Policy Briefs


  • 11-December-2014

    English, PDF, 549kb

    Green growth: Environmental policies and productivity can work together

    As environmental pressures continue to rise, governments throughout the OECD area have not been sitting back. If anything, the stringency of their policy measures has been increasing on the whole, not least to combat pollution and climate change. And as the evidence shows, stringent environmental policies can be introduced without hurting overall productivity.

  • 30-September-2014

    English

    Tax benefits from company cars

    Company cars form a large proportion of the car fleet in many countries and are influential in determining the composition of the wider vehicle fleet. When employees provided with a company car use it for personal purposes, personal income tax rules value the benefit in a number of different ways. How accurate these rules are in valuing the benefit has important implications for tax revenue, the environment and other social impacts.

  • 9-October-2013

    English

    Climate and carbon: Aligning prices and policies

    This report brings together lessons learned from OECD analysis on carbon pricing and climate policies. A key component of this approach is putting an explicit price on every tonne of CO2 emitted. Explicit pricing instruments, however, may not cover all sources of emissions and will often need to be complemented by other policies that effectively put an implicit price on emissions.

  • 15-March-2013

    English, PDF, 1,017kb

    Policy brief: Database on instruments used for environmental policy and natural resources management

    This database contains information about a large number of environmental policy instruments in both OECD countries and about 20 selected non-OECD countries, including Argentina, Brazil, Colombia, China, India and South Africa.

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  • 12-February-2013

    English, PDF, 521kb

    Policy Brief: Greening Household Behaviour - Environmental Policy and Individual Change (EPIC) surveys

    These surveys represent a breakthrough by providing a common framework to collect empirical evidence which can be used in order to design more effective and efficient policies while taking into account social aspects. Five areas where households exert particular environmental pressures are examined: residential energy and water use, transport choices, food consumption, and waste generation and recycling.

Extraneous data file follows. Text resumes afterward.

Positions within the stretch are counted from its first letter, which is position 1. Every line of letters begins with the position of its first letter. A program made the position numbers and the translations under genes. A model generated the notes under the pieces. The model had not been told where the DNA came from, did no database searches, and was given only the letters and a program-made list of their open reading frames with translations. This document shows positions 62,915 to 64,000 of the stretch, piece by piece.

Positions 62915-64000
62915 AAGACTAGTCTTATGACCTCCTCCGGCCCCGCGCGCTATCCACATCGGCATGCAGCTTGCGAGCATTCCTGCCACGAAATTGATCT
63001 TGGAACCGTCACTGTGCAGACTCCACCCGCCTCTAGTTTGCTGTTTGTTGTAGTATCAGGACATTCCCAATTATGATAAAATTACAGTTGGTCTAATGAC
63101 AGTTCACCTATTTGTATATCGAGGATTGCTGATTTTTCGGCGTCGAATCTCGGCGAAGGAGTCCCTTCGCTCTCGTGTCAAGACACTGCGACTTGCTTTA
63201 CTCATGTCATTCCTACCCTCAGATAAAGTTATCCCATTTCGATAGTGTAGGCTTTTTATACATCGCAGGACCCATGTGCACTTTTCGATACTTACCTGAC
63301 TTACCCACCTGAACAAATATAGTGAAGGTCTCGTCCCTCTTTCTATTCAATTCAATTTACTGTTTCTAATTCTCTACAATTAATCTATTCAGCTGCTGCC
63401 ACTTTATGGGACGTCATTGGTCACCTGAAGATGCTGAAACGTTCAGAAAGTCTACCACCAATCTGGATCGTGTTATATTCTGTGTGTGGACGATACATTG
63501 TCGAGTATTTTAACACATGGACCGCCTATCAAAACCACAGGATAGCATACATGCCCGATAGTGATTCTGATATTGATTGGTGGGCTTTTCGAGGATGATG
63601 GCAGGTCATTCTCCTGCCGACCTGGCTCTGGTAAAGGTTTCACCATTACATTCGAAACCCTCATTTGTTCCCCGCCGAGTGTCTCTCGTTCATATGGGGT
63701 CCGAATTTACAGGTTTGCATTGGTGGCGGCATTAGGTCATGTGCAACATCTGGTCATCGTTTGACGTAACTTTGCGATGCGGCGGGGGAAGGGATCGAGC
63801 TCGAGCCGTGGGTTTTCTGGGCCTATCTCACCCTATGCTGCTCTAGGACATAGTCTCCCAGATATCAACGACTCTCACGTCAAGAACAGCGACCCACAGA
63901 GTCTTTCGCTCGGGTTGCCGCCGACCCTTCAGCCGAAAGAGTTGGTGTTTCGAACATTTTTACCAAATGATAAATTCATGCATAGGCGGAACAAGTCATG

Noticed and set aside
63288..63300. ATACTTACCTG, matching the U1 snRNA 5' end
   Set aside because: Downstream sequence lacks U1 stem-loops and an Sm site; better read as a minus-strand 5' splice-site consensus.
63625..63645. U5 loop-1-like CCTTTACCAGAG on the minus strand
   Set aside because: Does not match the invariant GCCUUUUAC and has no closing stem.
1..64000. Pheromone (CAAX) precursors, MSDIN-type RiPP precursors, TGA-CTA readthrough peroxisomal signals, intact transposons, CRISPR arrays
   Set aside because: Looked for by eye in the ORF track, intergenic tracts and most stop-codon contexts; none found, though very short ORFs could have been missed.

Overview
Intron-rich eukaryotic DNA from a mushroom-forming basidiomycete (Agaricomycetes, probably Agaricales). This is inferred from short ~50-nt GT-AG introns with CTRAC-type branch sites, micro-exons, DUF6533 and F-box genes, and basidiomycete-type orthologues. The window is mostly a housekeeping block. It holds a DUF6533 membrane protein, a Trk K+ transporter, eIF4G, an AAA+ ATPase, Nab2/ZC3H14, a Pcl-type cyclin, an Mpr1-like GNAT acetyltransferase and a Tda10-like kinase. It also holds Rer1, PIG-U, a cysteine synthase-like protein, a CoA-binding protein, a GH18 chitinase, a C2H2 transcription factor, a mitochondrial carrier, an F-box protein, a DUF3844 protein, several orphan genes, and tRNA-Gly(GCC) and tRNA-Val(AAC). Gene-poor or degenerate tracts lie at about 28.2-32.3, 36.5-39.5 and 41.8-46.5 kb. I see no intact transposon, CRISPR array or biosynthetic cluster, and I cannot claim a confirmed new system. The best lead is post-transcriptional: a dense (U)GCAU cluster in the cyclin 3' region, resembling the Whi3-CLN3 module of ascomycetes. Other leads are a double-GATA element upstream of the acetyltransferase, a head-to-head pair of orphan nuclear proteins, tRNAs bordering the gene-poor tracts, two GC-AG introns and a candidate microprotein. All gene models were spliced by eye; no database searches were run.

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  • 22-November-2011

    English, , 638kb

    Policy Brief: Promoting Technological Innovation to Address Climate Change

    Technological change is undoubtedly one of the keys to ensuring that climate change can be addressed without compromising economic growth. This policy brief provides key messages promoting technological innovation to address climate change.

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  • 15-June-2011

    English, , 1,202kb

    Policy Brief: Taxation, Innovation and the Environment

    The OECD recently analysed the impacts of environmentally related taxes and similar instruments on innovation activity in firms and households. The key findings from this analysis are presented in this policy brief.

  • 14-June-2011

    English, , 638kb

    Policy Brief: Environmentally Related Taxation

    This policy brief presents a guide for policy makers to environmentally related taxation that is included in the OECD Publication "Taxation, Innovation and the Environement".

  • 6-August-2008

    English, , 204kb

    Policy Brief: Business, Eco-innovation and Globalisation

    This Policy Brief looks at how eco-innovation can help meet environmental challenges such as climate change in the context of the globalised economy, building on OECD work on environmental policies and on science, technology and innovation policies.

  • 6-March-2007

    English, , 178kb

    Policy Brief: Assessing Environmental Policies

    Are policies to protect the environment giving value for money – and how can we know? Recognising that policy decisions should be based on a comparison of costs and benefits, a number of OECD governments have introduced legal provisions requiring a cost-benefit analysis (CBA) of new environmental regulations or measures.Cost-benefit analysis involves comparing the costs and benefits of a given policy in a common unit of measurement –

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